Thursday, April 10, 2014

A Letter in the Style of Screwtape, I

(This was originally posted on the Table of Contents Blog with a rather lengthy intro. If you'd like to read it, be my guest. I do believe that a blog post on C.S. Lewis' book, The Screwtape Letters, is in order. That is what this piece is fashioned after, and why I loosely call this a fan fiction.)



A Letter in the Style of Screwtape

My dear Legionem,
                I need not inform you of the simplicity of your situation. You, fortunate nephew, have been given of the most practiced tasks available for a devil of your status. The young female mortal with whom you are charged is not unlike a thousand others that have been successfully snatched from the possession of the Enemy and delivered, oozing with sins and self, unto our banquet table. She is, no doubt, ignorant of your presence or the very possibility of a tempter’s presence in her tiny mind. She believes herself to be completely without wrong. This is quite an ideal situation for you, and I hope to our Father Below that you do not let it slip from your grasp. (You are aware of the utter and inevitable failure of your brother, and I would prefer to see you succeed, for the sake your end and of my reputation.)

Now, your professor has informed me that your patient is a devoted church attendee. She calls herself a Christian, and even reads the Enemy’s detestable book and speaks to Him regularly. Do not be daunted by her habits. For that is all that they are- habits disguised as acts of worship. As you were well instructed in the College, this is the result of our own propaganda. Your predecessors have taught the humans to think of “worship” as an act alone. And, as most effective deceptions are, this concept is spun from shrapnel of hideous truth. Worship was created by the Enemy, as were the humans. He, with purpose still unknown to us, fashioned humanity to thrive when immersed in the mental and spiritual act of worship. They are sickeningly filled with superfluous, edifying joys when they worship the Enemy. This is a gateway into His presence, and with it our purposes are virtually lost.

It is quite easy, however, to avoid your patient’s entering to worship (you, I am sure, know that this term applies to the whole of their lives, and not merely to the noisy rituals that they perform before their religious services. They are blissfully unaware of this, and our causes are favored by the outcome of their ignorance). There are two methods: first, to move her object of worship to something more destructive, like her own self or the fickle little things of her cultural surroundings. Humans are naturally going to worship something. Their pitiful little spirits cannot go without living in adoration of something, whether it is the Enemy or themselves. If you are able to trap your patient in a hedge of idols, you will have success. Use this trait of hers to your own advantage, and you won’t need to exhort yourself with tedious deception. All that you have to do is divert her adoration. Most females her age can be diverted from the Enemy for the entirety of their lives by effective work at this most impressionable time.

She is young and stupid and believes that the vast “greatness” of the world will refine her into a greater person. These humorously mislead presumptions are already planted in her mind by her own flesh, and they leave you with the easiest work of your career. Show her the things of the world, and she will no doubt be infatuated with them. You will then, dear nephew, see her in the actual act of worship. She will think of the things of the world, speak of the things of the world, and invest (both her wealth and her own self) in the things of the world, until the thought of leaving it all behind for Eternity terrifies her.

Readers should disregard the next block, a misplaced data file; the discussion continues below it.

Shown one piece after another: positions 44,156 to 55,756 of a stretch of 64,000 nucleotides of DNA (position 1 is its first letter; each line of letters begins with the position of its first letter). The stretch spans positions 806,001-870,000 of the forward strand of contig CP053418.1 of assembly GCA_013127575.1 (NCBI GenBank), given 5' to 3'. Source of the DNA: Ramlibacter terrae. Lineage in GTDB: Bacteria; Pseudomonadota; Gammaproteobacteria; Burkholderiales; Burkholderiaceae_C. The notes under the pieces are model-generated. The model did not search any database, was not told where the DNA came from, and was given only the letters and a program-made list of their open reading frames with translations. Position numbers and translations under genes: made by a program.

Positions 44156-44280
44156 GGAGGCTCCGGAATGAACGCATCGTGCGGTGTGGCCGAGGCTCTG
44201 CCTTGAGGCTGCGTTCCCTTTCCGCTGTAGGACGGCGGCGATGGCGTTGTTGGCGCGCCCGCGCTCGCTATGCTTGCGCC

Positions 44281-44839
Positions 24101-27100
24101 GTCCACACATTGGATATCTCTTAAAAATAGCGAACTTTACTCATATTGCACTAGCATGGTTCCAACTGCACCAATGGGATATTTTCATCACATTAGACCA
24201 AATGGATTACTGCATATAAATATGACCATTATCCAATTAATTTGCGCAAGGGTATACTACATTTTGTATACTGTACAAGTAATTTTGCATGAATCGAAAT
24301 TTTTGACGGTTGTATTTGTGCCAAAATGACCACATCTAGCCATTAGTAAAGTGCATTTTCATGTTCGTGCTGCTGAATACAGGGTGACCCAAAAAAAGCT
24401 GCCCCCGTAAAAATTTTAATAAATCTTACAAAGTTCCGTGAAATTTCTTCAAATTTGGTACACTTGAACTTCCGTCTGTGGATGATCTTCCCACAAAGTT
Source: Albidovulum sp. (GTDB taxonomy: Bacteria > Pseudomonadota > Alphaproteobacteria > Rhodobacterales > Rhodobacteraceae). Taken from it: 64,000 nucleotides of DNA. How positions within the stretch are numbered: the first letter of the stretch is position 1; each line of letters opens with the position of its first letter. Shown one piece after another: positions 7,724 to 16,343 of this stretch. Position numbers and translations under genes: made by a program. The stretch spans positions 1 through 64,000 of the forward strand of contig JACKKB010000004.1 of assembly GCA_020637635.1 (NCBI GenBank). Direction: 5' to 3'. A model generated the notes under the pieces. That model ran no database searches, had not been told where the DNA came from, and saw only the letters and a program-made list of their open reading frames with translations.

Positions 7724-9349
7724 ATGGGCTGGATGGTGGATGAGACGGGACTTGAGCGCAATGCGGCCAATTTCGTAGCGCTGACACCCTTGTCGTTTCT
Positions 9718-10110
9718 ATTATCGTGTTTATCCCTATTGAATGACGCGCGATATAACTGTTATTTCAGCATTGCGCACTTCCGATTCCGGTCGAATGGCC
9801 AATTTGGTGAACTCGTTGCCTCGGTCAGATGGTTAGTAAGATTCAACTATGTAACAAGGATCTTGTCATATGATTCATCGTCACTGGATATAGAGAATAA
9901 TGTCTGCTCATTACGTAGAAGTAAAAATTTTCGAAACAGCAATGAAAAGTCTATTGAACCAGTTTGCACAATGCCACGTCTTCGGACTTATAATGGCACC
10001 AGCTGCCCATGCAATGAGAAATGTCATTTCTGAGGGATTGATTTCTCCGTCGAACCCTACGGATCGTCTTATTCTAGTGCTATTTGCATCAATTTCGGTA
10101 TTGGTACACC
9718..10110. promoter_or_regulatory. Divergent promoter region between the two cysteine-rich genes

You may call this idolatry “materialism,” as the church calls it to sweeten and hide what the true, ugly sin is. You will hardly hear such a harsh and absolute word as “idolatry” used in context in this age’s churches. Make no mistake: this worship of the world and the things of which it consists is indeed the definition the sin so loathed by the Enemy. It is quite to our advantage, for it requires very little temptation, yet is entirely effective in separating man from his beloved Lord.  Not only does it separate, but it also absorbs a man’s affections and “love” for the Enemy, which causes Him much grief. If you can accomplish this simple task, there is no way for it to not end in your favor.

In summary, you are to insure that her priorities and affections are centered on one of two idols: her own self or the world. Either way, she will be thwarted from the Enemy’s “straight and narrow path” and will seldom be aware of what she is missing. It would also benefit you to convince her that there is nothing desirable about that way in the first place. She is like a moth, whose attention is easily set to whatever is the brightest light. In the style of our Father, you are to disguise the idols as twinkling lights that clutter her view of the Enemy’s penetrating brightness. She is too naive to know the difference.

I am hoping that you will be able to provide me with reason to be confident in your success. My optimism will be hard to obtain. However, this is such a remedial test of your ability that I find myself doubting that you can somehow manage to fail. As your first patient in the art of temptation, do try to begin well. Perhaps you will prove to be worth the schooling that you have so studiously consumed.

Your affectionate uncle,                                                                                                                                          
      Screwtape


________________________________________

I plan on writing more of these, continuing the story of Legionem's first patient, and the patient's rise to holiness or demise to the way of the lost. We'll just have to see where this goes.